- Do not handle or go near wildlife, for your safety and theirs!
- The time of year is important to consider when monitoring. Note the active season for each species.
- If you are unsure of how to identify a sighting, contact the host organization or review the provided resources before you submit data.
- Note that certain surveys require a type of training to participate.
- Rescue information is provided for certain species if found injured or distressed.
If you would like to use data from the wildlife monitoring surveys for school projects or other purposes, please reach out to the host of the survey to gain permission to use.
Diamondback Terrapin Monitoring
Not required but encouraged
– Training Workshop
Nesting females (late May-early August). Hatchlings (July-October before cold temperatures). Overwintered hatchlings (start of warm temperatures in spring)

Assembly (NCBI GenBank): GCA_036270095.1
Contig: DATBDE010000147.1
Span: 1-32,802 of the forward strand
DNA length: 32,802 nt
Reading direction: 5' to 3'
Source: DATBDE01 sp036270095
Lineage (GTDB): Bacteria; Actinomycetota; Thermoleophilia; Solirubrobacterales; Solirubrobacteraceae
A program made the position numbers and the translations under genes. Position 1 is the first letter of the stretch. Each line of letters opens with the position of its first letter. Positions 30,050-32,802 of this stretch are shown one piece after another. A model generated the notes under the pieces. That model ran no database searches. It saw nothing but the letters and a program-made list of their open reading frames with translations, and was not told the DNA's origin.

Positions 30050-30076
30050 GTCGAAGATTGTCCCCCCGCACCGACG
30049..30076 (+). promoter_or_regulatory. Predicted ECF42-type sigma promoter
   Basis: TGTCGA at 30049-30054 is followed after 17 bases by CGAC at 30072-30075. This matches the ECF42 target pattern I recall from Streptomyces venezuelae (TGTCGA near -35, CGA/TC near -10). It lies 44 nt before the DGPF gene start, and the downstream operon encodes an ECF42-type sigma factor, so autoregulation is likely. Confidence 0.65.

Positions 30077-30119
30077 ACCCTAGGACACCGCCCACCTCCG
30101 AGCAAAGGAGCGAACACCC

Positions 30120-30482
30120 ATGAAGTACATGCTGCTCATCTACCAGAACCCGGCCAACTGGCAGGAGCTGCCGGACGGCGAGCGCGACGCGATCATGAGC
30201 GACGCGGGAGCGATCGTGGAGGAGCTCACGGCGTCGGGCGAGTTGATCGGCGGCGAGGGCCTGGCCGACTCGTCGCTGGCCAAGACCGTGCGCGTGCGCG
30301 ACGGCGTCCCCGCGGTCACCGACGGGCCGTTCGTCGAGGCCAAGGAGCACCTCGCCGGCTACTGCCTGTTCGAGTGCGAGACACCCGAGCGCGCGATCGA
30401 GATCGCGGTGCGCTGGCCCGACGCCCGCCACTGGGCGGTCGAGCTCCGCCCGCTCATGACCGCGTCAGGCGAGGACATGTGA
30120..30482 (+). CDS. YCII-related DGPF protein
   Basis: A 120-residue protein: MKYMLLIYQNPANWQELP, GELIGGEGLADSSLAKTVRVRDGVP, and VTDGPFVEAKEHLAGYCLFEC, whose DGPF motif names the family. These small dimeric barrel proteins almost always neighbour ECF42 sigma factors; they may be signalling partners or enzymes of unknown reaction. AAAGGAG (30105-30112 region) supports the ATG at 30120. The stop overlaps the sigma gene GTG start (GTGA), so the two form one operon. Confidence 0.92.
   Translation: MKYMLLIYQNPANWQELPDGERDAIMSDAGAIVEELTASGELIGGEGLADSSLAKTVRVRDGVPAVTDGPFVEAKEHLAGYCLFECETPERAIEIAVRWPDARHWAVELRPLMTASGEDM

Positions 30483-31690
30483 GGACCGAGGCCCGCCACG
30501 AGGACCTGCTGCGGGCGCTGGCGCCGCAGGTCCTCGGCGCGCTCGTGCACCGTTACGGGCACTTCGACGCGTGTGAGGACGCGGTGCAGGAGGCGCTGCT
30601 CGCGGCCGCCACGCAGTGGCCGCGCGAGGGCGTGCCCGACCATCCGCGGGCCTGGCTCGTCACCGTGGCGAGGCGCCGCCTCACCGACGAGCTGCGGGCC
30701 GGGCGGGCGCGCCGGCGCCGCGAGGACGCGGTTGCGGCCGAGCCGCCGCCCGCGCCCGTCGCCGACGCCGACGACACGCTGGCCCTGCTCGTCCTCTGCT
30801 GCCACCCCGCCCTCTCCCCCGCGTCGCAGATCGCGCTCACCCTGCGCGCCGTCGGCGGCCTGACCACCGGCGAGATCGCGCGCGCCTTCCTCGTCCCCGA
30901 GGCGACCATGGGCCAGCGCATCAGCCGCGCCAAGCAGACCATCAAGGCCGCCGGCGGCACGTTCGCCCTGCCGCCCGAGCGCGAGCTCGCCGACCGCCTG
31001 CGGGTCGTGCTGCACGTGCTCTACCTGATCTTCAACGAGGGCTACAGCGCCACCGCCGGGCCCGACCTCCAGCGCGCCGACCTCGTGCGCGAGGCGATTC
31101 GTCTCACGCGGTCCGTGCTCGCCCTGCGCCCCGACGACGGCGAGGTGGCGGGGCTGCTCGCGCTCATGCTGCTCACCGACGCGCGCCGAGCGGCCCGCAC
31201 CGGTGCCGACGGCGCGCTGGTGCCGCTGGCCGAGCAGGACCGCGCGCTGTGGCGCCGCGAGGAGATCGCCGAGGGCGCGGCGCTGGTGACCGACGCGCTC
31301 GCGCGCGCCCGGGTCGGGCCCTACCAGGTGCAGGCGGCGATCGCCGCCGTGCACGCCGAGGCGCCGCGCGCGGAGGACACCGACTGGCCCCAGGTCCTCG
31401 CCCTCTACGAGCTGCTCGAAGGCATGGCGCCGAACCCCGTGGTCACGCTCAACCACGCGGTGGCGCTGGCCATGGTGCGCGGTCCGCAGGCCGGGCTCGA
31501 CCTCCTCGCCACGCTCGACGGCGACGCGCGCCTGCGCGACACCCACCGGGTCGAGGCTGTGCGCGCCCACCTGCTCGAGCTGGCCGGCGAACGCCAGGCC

Sea Turtle Monitoring
Sea turtles species include Kemp’s Ridley, Green, Loggerhead and Leatherback Sea Turtle. Vessel strike, entanglement and marine debris are leading causes of mortality for these animals during the summer months. The fall is the time of year when Kemp’s, Green and Loggerhead sea turtles can become cold stunned (hypothermic). Sea turtles become cold stunned (hypothermic) when the water temperature drops below 50 degrees.
Not required, but encouraged
Kemp’s Ridley, Leatherback and the threatened Loggerhead and Green sea turtles are observed during the summer and fall in the waters around New York. Sea turtle sightings begin when water temperatures increase in early summer (mid-June) through fall (October).
Atlantic Ocean and bays and estuaries around Long Island
– AMSEAS Survey Contact Sightings@amseas.org
– NYSDEC Survey Contact MarineProtectedResources@dec.ny.gov
If you see a stranded or entangled sea turtle immediately call the NYS Marine Mammal and Sea Turtle Stranding Hotline at (631) 369-9829